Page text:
No Surprise: Study Shows Lack Of Diversity In Coder Community

From mobile developers to designers to data scientists to product managers to system administrators: these are the folks who make the mobile world go ‘round.

While not always pretty, Stack Overflow’s annual developer study paints the clearest picture imaginable of this influential lot.

Based on a survey of more than 100,000 respondents in 183 countries, the report reveals that the vast majority of coders are still college-educated (about 70%), white (74%), heterosexual (93%), men (93%) between the ages of 18 and 44 (90%).

Stateside, the developer community is no less homogeneous, the programmer haunt found.

This year, 7.4% of professional developers in the United States identified as black, Hispanic or Latino/Latina, or Native American.

On a slightly more encouraging note, more than 10% of student programmers in the United States identified as a member of one of these minority groups.

Citing data from Quantcast, Stack Overflow also found that women account for about 10% of its domestic Web traffic.

When considering a career in coding, men and women clearly have different value systems. Women said their highest priorities were company culture and opportunities for professional development, while men said their highest priorities were compensation and working with specific technologies.

Overall, the developer community is quite green. More than a third have been coding for fewer than six years, while the majority (57%) have been doing so professionally for fewer than six years.

Consistent with the broader population, roughly 25% of respondents reported living with some form of mental illness or disability. Opposing a popular stigma, however, only 2% of developers said they live with autism. Mood disorders (9%) and anxiety disorders (8%) were much more commonly reported.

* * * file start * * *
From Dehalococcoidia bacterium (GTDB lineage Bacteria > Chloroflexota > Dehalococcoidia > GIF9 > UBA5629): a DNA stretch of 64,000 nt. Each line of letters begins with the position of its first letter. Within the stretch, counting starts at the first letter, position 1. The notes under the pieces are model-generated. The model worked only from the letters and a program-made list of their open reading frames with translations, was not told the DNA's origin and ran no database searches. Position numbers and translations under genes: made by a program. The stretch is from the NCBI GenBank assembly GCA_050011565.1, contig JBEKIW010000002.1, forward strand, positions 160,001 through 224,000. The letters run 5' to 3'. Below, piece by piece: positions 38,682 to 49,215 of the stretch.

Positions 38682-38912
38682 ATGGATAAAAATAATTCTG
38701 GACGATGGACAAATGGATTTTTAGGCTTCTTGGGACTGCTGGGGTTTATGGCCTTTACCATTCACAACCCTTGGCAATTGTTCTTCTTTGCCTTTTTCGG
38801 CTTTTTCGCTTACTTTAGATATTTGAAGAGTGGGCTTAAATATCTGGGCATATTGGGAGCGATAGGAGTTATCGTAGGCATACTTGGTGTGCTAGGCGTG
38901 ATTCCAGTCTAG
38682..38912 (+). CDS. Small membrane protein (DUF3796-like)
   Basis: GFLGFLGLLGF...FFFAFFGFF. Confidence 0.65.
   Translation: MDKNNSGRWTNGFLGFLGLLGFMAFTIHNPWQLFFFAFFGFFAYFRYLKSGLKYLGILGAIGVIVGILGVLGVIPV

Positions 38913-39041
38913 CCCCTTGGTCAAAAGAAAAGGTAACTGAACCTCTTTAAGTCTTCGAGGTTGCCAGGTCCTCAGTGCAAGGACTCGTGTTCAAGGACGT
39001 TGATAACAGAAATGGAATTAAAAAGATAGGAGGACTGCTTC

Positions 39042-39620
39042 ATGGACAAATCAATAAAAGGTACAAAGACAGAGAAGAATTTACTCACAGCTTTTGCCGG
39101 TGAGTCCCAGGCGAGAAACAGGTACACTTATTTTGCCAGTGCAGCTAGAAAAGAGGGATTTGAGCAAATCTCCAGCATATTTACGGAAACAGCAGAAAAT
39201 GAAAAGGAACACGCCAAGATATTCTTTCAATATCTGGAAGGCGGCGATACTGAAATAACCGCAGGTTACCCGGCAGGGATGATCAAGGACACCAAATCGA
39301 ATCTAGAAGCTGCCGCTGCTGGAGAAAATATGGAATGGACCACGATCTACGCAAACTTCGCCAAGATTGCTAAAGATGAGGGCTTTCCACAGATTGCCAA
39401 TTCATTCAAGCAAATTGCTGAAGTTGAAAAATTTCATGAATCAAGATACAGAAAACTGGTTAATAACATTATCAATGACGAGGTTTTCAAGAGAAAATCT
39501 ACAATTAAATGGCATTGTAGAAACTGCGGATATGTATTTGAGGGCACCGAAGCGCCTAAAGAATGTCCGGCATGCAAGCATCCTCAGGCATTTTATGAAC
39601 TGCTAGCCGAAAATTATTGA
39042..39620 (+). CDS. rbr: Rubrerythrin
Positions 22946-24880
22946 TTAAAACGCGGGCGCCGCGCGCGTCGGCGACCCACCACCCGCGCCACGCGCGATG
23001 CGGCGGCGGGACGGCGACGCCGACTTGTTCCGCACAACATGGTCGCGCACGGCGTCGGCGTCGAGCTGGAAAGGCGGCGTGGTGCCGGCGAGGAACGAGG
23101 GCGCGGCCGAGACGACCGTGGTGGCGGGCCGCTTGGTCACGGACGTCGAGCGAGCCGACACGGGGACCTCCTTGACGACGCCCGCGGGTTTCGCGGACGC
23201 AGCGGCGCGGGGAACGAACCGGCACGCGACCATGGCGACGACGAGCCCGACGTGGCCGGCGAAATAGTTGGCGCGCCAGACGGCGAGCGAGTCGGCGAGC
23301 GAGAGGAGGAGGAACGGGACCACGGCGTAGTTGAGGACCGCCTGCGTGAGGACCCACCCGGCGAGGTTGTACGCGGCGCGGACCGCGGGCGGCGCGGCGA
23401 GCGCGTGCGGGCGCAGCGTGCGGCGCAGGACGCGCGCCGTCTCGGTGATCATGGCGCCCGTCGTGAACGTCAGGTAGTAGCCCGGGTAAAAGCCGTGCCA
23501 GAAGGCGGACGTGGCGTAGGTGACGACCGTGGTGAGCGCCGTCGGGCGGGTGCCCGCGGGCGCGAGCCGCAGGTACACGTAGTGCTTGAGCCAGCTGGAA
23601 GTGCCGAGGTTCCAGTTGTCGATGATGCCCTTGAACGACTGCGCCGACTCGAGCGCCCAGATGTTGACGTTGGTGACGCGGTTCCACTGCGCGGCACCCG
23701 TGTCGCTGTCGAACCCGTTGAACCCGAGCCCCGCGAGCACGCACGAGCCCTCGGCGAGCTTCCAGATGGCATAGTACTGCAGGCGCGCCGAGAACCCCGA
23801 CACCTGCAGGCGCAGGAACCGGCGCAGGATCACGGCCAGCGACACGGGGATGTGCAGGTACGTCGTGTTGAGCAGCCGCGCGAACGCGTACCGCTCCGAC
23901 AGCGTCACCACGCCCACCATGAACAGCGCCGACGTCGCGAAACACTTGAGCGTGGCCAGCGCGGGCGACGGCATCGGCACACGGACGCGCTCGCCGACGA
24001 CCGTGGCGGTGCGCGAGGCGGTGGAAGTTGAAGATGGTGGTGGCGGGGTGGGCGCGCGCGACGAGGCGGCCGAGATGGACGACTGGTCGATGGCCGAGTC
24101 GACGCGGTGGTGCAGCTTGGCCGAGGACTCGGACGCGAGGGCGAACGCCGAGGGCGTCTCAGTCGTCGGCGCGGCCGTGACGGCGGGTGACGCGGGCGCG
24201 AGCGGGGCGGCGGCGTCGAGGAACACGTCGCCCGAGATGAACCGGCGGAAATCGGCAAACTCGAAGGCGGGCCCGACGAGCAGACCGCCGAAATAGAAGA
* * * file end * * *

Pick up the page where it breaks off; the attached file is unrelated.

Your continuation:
Suggesting some degree of work-life balance, only 13% of respondents reported spending more than 12 hours a day on their computers -- although they were not asked about the additional time they spent on other gadgets.

Boding less well for their physical health, about 70% of respondents said they only spend between 30 minutes and 2 hours a day outside.

Meanwhile, if companies or other organizations want to host a hackathon, they should know that fewer than a fifth (19%) of coders say they participate in such events for the money.

Instead, most (76%) say they do it for enjoyment; to improve their coding skills (66%); or to familiarize themselves with new coding language, framework, or other technology (51%).

As for preferred platforms, nearly half (48%) said they favor Linux, 35% went with Windows, while 30% aligned themselves most closely with Android.

Additionally, about 18% said they preferred Mac OS, 16% picked iOS as their favorite platform, while 16% cited WordPress as their top choice.

Finally, to end on an ominous note, about 5% of respondents freely admitted that they would write code for an “unethical purpose,” while more than a third (37%) said such a choice would depend "on what it is.”

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